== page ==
This weekend I’ve been reading to my 8-year-old granddaughter from Joseph Jacobs’s English Fairy Tales. My grandfather bought the book when it first came out in 1890 and it was a favourite of my mother’s. She read it to me when I was a child, and I read it to my children. Now it’s the grandchildren’s turn.English Fairy Tales by Joseph Jacobs: note the knocker and other door-furniture!
Jacobs’s book is full of wonderful, mysterious, visceral folktales collected from the times when oral tradition still flourished in the British Isles (I think ‘English’ here actually includes a fair bit of Scottish material too!)
The tales are by turns highly moral and totally amoral – and often spine-chilling too. There’s Childe Roland, whose sister Burd Ellen is snatched away by the Demon King for running around a church widdershins: Roland has to go to the underworld to rescue her and all the other people the Demon King has turned to stone. There’s Molly Whuppie, who with her two sisters takes refuge in a house that turns out to belong to an ogre: she ends up stealing the ogre’s sword, purse, and ring, and tricking the ogre into beating his wife to death whilst she’s tied up in a bag from which Molly Whuppie has herself just escaped.
And best of all there’s the tale of Mr Fox – the dashing suitor with a big castle who turns out to have a room full of the bloody corpses of dead women. His fiancée, Lady Mary, pays a clandestine visit and from her hiding place sees him cutting off the hand of a dead woman to get her diamond ring. The hand falls behind the barrel where Lady Anne is hiding and Mr Fox doesn’t finds it, so next day at the betrothal feast Lady Anne pulls out the hand to prove her story, and her brothers ‘out with their swords and cut Mr Fox to pieces’ – an ending which my granddaughter particularly liked and kept quoting back to me!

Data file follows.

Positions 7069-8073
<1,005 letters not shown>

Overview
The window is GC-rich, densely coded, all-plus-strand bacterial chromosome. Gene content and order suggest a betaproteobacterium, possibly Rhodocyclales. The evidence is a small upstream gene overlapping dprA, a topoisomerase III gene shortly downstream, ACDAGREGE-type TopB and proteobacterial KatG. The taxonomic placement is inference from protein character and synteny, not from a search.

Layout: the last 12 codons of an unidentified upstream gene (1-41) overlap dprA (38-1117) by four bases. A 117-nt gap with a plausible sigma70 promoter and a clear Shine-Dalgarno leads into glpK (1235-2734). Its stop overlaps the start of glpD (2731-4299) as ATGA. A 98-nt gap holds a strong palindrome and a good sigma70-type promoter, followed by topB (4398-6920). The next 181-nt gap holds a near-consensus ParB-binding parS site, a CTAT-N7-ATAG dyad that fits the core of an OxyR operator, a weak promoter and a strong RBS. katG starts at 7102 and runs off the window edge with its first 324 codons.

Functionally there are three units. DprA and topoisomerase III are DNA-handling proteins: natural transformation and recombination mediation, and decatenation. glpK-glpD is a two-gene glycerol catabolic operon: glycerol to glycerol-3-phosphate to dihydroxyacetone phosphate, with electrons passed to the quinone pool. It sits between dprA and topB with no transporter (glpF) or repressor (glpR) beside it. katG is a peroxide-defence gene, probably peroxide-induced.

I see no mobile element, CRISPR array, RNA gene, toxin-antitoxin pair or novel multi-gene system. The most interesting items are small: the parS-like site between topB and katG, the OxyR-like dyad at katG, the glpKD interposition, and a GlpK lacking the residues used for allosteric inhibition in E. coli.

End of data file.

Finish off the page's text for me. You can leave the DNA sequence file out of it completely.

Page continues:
There are dozens of other fantastic, dreamlike tales. And these wonderful stories, as you can see, are closer to Angela Carter than to J.K.Rowling. I love them as much now as I did when I was a child myself. They are a passport to an archetypal world of imagination, of magic and dreamlike mythical depths which fascinates and enchants children. Girls are at least as active as boys in tricking the baddies, living on their wits and playing sharp courageous tricks. Many of the tales probably go back in essence to Neolithic times; they touch on the things in us that don’t change.
The physical format of the book is as marvellous as anything. As you can see from the picture above, the cover is designed like a door. Inside there is a message:
“Knock at the Knocker on the Door, Pull the Bell at the side, Then, if you are very quiet, you will hear a teeny tiny voice say through the grating ‘Take down the Key.’ This you will find at the back: you cannot mistake it, for it has J. J. in the wards. Put the Key in the Keyhole, which it fits exactly, unlock the door and walk in.”
The bell, with a string, is pictured on the book’s spine; the key is on the back cover. We have to go through this procedure every time the book is opened: my granddaughter insists.
Jacobs’s book is highly recommended, and new editions are available: I’ll put one of them below in case you’re interested in getting a copy!